The first step in creating a backup strategy is to centralize the storage of all data in appropriately secured folders on a central server or a network-attached storage device called an NAS. Of course, HIPAA requires that these central storage repositories be secured in a locked area. Storing data on a workstation is a huge risk: Workstation hard drives may fail, the workstations are not locked up, and users may download programs from the Internet which can corrupt the operating system or the data, or install viruses.
It is much easier to backup data from a single storage location than to backup, monitor, and test multiple locations. Once all data is stored in a central location, it is possible to implement an effective backup strategy that can be monitored and tested regularly.
It is vital to have backups of both your data and your operating system, and the backup itself is just one of three key steps in the process. The other two steps are monitoring and testing. Most systems provide some logging and notification feature that logs all activity and sends alerts as to any errors or backup failures along with optional notifications of backup success. Make sure you configure the alerting system and run some test alerts.
By now, you’re probably thinking, “I get it! I get it! I need to have off-site backups of my data and the operating system. Now give me some guidance on how to get those backups done!” So let’s look at a couple of solutions on the market and examine how they work to create an effective backup solution.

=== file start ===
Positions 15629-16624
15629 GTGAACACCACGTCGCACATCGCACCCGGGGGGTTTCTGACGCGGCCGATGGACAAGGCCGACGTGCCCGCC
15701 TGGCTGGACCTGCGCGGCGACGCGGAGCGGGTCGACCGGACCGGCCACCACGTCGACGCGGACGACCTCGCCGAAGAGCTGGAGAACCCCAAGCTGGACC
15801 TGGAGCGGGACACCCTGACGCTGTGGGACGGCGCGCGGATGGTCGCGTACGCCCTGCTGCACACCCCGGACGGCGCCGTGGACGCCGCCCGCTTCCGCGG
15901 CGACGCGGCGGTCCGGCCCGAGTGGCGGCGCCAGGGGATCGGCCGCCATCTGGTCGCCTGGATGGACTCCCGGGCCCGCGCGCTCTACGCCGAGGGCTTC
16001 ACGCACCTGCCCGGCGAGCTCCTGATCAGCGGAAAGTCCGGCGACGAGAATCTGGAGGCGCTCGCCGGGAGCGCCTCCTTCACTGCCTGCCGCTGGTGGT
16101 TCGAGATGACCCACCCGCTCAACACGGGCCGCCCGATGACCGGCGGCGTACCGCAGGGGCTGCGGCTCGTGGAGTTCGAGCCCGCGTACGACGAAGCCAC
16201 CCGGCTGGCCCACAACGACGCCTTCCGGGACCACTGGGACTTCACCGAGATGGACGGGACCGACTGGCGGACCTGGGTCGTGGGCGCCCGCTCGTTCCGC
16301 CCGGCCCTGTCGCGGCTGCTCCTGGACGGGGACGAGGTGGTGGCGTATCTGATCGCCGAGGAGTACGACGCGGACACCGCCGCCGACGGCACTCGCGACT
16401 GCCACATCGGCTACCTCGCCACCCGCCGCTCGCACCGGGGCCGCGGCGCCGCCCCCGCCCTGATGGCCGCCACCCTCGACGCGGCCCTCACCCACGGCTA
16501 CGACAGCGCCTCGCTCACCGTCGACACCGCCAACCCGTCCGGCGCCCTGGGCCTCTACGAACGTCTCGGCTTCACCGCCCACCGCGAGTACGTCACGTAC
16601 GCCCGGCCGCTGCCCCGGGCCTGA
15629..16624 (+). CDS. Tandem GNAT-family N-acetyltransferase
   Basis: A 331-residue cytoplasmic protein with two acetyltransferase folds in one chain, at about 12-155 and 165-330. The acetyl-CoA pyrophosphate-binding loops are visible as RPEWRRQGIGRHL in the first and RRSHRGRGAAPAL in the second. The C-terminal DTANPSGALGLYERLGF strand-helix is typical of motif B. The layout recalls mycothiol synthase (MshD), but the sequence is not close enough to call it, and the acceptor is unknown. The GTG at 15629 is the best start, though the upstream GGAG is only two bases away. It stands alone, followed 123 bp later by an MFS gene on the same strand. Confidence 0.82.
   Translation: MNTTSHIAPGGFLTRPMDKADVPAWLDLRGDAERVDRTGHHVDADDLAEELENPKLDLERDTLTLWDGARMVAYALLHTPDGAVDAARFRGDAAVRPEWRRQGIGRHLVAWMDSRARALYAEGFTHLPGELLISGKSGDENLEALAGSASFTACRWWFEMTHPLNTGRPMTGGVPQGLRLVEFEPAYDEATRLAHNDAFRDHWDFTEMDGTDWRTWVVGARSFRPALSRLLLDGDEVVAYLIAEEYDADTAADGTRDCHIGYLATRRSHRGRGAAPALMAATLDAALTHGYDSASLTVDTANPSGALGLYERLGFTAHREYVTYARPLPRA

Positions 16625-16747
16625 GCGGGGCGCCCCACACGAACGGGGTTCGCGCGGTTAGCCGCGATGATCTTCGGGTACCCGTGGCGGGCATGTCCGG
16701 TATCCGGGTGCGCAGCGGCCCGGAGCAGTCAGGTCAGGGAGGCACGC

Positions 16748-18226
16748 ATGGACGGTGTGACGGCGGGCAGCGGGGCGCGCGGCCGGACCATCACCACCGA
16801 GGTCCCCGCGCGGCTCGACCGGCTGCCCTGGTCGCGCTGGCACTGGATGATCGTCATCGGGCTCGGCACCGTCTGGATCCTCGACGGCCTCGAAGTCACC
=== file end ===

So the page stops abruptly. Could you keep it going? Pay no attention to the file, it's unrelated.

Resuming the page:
The first backup methodology I will review is essentially a basic copy of data files and folders from the working or source location to a backup destination. Dozens of programs can facilitate this copy process along with effective logging and alert notifications. Many of these systems are free; most are under $100. (We use a system called SyncBack that offers more than 100 features.) The key to SyncBack and programs like it is a process called “synchronization” which only copies data that does not already exist on the backup destination, thus speeding up the transfer process. These types of programs are extremely flexible regarding destination options for a backup, allowing local USB drives, remote file servers, FTP servers, and even the use of Google and Amazon storage servers.
Carbonite and Mozy are two heavily marketed backup services that are essentially file and folder backup services that offer only an Internet-based remote data center storage option. One of the key benefits of these services compared to SyncBack, for example, is that they provide a very simple user interface for less technical users. But they also offer much less flexibility.
The backup methodologies described above are great for backing up files and folders but none have an option for backing up the entire operating system. This requires a process known as “imaging” or “cloning” in which an exact replica or clone of a workstation or server hard disk is created and then stored on an external device. One of the most popular systems for accomplishing this is Acronis, which offers a range of solutions for individual computers through servers.
This type of backup can restore an entire hard disk, or it can be used to restore individual files and folders. Should your hard disk fail or your operating system need to be completely reloaded due to corruption or a virus, you can use the image backup to totally restore your system to exactly the way it looked at the time of the backup. Using a process called bare-metal restore, there is no need to first load an operating system and then restore your data — the backup includes everything you need.
Experiencing any type of system downtime is always a major hassle. Having an effective backup plan can make the difference between a hassle that lasts an hour and a real disaster which can force you to shut down your practice. So repeat after me: “Backup, monitor, test…backup, monitor, test…”